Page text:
Division and Reconciliation
I have never felt more ashamed or out of touch than I did this past week when I moderated a panel of black and white pastors discussing the topic of racial reconciliation. I heard firsthand, perhaps for the first time, the hearts of well-meaning black men who have been profiled and unjustly treated by a white culture.
I heard how a black pastor’s wife had been stopped for no reason other than she was driving a nice car in a nice, white neighborhood. I heard how she was challenged by authorities who asked how she could afford such an expensive car.
From one of the white pastors, I heard how his mischievous teen aged son had been gently accosted by police in the middle of the night. Nothing but a mild slap on the wrist. And then I heard how black members of his congregation called him on it and said that if the boy had been black, the outcome would have undoubtedly been different. Messy. Perhaps fatal.
From the black pastors, I heard pleas for respect and fairness. I heard admissions of anger, bitterness, resentment turn to understanding, tolerance and love once Jesus Christ entered their lives.
I heard white pastors and a white moderator try to explain away our own biases and misunderstandings…I heard ignorance and denial, not wanting to admit the need for corporate and personal repentance.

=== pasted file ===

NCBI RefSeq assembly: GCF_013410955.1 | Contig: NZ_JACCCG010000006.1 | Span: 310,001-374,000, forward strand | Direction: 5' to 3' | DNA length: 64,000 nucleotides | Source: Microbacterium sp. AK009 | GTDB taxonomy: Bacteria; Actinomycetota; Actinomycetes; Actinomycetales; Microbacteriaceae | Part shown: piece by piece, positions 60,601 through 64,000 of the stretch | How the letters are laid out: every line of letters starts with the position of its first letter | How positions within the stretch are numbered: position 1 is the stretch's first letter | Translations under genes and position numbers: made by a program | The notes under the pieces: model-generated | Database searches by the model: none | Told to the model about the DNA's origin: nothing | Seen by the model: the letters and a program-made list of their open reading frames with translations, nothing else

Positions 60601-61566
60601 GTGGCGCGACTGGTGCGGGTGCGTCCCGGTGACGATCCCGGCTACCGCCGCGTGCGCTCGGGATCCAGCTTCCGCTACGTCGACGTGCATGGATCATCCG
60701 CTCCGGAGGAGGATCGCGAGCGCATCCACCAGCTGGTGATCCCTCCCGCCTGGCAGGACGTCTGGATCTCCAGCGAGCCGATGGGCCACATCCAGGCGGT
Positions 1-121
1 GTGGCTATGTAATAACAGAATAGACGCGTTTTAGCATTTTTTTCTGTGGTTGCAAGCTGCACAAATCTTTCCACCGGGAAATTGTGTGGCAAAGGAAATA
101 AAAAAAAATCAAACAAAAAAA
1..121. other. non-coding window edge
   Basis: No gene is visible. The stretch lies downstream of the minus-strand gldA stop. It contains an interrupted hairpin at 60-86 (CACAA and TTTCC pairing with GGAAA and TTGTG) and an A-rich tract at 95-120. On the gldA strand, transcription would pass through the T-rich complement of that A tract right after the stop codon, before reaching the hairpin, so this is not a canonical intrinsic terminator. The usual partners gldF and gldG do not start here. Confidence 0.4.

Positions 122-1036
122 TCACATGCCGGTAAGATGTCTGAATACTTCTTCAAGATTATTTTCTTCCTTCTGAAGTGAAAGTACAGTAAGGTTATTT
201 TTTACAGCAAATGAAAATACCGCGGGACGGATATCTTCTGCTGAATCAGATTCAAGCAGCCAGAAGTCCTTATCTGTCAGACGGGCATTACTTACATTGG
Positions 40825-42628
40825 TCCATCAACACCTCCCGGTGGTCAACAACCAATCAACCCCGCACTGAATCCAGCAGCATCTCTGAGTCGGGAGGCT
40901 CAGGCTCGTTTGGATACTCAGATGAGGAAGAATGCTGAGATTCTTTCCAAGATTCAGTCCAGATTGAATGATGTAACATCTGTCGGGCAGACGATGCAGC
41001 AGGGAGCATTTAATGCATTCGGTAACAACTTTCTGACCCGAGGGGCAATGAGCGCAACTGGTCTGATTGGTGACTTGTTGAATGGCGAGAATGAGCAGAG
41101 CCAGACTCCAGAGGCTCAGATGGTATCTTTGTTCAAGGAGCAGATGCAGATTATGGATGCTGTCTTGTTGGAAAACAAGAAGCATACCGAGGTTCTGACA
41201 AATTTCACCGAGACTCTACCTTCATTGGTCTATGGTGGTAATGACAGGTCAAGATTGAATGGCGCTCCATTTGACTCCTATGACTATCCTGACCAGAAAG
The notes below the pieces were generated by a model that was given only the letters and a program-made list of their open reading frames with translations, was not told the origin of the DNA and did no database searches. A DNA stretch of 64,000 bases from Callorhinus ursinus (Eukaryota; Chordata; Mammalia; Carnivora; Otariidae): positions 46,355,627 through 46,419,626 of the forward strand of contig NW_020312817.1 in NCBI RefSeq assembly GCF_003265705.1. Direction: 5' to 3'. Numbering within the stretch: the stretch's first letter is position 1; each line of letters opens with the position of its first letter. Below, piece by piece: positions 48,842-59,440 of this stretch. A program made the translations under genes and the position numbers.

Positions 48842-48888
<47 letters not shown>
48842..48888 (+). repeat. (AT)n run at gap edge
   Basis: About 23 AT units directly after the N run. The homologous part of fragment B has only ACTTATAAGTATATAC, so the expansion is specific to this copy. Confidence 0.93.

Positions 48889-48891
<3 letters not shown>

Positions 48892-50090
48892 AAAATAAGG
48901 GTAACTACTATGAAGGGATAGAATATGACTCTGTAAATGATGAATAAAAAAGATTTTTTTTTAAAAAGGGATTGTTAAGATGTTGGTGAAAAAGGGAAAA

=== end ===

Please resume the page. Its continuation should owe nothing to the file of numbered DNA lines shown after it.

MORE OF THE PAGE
But most of all, I heard the need for Jesus. Simply Jesus. In a culture looking like a sea of animosity and divisiveness, I sensed that we’re all striving for the same thing. But the paths look totally different. I’ve had white privilege all my life. My black friends know that and admit that they have to work harder, be stronger, and excel against all odds.
Racial reconciliation. Hard to discuss, even harder to accomplish in our broken, sinful world. But we have to try. And we have to talk to our children, friends and co-workers to be sure it’s on our moral radar. Without doing our part, we can slide precariously back into days gone by where black and whites didn’t eat together, drink from the same fountain, or even worship together. We’ve got a lot of work to do. It starts today with believing there are problems. “My people are destroyed for lack of knowledge…” (Hosea 4:6). Join me as we pray for reconciliation.
PS – Speaking of knowledge, you might be interested in looking up the origin of Division Street in Orlando. You can only imagine, right?